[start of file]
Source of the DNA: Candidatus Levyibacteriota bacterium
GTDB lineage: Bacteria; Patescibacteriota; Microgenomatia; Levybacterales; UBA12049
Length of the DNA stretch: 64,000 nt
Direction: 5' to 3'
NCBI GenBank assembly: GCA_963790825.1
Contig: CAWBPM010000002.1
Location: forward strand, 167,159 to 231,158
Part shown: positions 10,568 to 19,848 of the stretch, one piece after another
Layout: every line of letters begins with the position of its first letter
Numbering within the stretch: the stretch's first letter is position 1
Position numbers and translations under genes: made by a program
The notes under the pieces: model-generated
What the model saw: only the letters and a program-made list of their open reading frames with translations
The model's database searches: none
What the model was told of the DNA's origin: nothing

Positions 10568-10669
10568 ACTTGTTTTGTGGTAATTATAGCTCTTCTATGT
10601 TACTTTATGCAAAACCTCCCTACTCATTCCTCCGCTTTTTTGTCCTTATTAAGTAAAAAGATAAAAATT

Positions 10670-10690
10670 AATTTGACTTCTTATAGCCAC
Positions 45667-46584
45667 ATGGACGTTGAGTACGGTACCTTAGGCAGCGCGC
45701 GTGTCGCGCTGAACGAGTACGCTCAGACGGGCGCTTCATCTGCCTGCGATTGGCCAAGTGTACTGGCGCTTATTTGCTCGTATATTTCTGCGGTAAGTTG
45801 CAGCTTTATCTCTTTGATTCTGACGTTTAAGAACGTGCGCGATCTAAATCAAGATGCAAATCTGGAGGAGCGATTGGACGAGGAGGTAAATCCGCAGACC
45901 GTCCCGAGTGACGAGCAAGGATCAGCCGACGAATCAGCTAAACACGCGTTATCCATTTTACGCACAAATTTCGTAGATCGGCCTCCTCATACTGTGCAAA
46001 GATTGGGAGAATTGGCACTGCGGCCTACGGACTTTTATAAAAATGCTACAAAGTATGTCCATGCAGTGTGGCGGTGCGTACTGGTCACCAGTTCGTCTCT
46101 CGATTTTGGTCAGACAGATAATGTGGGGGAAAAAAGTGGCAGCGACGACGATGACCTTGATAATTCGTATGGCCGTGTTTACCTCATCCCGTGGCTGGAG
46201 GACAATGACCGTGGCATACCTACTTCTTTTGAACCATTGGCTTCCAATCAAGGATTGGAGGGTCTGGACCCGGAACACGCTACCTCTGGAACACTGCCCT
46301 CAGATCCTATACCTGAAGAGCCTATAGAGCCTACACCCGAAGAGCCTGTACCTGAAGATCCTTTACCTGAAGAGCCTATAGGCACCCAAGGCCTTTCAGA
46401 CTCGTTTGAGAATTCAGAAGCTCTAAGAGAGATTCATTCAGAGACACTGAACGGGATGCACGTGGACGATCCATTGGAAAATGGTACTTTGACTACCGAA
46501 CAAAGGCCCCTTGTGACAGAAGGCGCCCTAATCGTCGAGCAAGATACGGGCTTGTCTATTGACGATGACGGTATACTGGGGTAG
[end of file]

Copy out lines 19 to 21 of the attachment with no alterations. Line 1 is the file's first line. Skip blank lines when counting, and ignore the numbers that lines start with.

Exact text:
Positions 10670-10690
10670 AATTTGACTTCTTATAGCCAC
Positions 45667-46584